COVID-19 Vaccine Boosters May be Recommended for Most Americans

Recommendation for a COVID-19 booster for vaccinated Americans could come by Wednesday; some experts say data are too sparse to support the move.

A booster dose of COVID-19 vaccine may be recommended for most vaccinated Americans as early as this week, according to reports in The New York Times, The Washington Post and the Associated Press (AP). The recommendation for an additional dose requires the Food and Drug Administration’s (FDA) authorization, which, according to the reports, could come by September.

If authorized, administration of the booster—a third dose of the Pfizer and Moderna mRNA vaccines –d would follow by 8 months completion of the initial 2-dose series.

According to the AP the strategy is being driven by rapid spread of the more highly transmissible SARS-CoV-2 delta variant and by preliminary data that show the vaccine’s effectiveness beings to wane after several months.

The news this morning follows FDA authorization last week of mRNA booster shots for immunocompromised individuals, eg, cancer patients and organ transplant recipients.

Pfizer and BioNTech announced on Monday, August 16, submission to the FDA of initial data to support a booster dose of the companies’ mRNA vaccine. The phase 1 data “show a favorable safety profile and robust immune responses” from a third shot, the companies said in a statement. They note that those who received the third dose had higher antibody titers against the initial SARS-CoV-2 virus and against variants including Beta and Delta levels.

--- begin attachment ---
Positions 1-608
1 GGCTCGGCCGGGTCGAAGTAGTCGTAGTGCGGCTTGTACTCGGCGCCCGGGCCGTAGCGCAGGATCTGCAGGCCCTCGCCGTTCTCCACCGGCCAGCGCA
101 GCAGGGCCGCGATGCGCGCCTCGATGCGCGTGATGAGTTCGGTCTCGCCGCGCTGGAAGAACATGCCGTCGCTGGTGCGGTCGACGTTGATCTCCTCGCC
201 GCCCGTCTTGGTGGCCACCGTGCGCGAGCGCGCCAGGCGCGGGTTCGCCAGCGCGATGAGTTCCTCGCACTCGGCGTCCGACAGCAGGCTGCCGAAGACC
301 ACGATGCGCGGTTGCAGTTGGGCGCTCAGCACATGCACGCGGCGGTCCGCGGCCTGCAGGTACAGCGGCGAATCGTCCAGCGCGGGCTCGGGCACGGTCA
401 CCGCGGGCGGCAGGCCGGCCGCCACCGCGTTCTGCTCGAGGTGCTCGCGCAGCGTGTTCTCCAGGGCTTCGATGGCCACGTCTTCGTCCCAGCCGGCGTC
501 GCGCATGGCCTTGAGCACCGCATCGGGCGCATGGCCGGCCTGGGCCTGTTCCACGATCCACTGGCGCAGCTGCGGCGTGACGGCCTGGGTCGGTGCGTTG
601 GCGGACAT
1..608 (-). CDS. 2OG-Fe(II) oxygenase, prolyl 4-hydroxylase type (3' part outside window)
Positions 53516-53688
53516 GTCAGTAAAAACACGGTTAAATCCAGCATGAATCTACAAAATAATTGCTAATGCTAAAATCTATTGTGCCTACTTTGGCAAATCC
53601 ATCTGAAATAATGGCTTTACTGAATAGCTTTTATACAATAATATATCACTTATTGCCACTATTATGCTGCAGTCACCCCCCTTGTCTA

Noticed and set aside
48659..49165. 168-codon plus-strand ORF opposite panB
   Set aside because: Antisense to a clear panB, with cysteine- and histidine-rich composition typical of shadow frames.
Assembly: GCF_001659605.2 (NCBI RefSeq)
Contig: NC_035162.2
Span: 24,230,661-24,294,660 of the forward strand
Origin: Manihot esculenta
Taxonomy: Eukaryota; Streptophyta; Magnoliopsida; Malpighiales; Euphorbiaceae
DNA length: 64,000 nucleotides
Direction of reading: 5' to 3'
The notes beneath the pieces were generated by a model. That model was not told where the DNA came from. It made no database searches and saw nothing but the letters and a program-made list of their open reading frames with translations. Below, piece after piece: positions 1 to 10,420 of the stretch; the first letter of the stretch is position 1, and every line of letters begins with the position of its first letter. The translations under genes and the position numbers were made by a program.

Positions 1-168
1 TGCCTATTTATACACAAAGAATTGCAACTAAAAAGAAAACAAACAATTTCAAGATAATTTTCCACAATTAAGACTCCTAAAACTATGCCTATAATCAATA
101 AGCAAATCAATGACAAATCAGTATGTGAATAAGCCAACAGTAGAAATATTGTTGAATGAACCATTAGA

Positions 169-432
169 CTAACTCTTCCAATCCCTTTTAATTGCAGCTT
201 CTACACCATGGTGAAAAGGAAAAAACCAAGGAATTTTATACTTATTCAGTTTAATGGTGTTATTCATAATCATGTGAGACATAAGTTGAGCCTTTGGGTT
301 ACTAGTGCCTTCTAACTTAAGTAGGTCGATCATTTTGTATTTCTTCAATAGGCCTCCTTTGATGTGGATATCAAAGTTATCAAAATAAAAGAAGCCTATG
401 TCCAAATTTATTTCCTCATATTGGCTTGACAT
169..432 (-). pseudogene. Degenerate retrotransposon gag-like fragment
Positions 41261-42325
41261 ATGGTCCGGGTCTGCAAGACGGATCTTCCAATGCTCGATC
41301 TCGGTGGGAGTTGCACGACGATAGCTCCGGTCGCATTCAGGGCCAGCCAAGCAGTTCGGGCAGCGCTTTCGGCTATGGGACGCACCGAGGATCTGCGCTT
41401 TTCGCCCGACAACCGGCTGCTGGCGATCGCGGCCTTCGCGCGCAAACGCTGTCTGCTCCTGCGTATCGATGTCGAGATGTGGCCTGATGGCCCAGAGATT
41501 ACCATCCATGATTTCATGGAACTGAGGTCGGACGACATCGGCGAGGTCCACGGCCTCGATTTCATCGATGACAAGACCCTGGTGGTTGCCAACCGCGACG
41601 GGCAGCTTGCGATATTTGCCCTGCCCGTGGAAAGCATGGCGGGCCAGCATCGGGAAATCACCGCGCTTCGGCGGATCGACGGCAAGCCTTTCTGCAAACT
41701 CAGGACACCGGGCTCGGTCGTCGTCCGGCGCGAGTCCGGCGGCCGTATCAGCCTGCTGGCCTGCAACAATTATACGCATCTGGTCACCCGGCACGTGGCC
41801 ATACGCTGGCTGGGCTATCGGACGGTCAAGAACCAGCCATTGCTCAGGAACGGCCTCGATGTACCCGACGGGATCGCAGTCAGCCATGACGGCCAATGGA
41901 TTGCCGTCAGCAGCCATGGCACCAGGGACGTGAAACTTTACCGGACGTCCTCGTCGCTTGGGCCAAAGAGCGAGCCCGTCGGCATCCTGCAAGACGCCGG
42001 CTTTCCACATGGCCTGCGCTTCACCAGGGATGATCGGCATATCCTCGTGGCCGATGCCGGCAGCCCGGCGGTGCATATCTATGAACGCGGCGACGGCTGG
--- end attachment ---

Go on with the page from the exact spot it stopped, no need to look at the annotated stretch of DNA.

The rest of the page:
“Given the high levels of immune responses observed, a booster dose given within 6 to 12 months after the primary vaccination schedule may help maintain a high level of protection against COVID-19,” the companies state. They said phase 3 results are expected shortly.

In an interview with the AP, Dr William Moss of Johns Hopkins University said that more data is needed on whether “waning antibody levels lead to hospitalizations and deaths. The antibody research alone is ‘insufficient to call for booster doses for the general population.’”

Dr. Carlos del Rio, a professor at Emory University’s medical school, also speaking to the AP said: “Our hospitals are not full of people who were vaccinated six or eight months ago. Our hospitals are full of the unvaccinated.”

More than 198 million Americans have received at least one dose of a COVID-19 vaccine, or 70% of those who are eligible, according to the Centers for Disease Control and Prevention. Just under 60% of Americans 12 and older are fully vaccinated.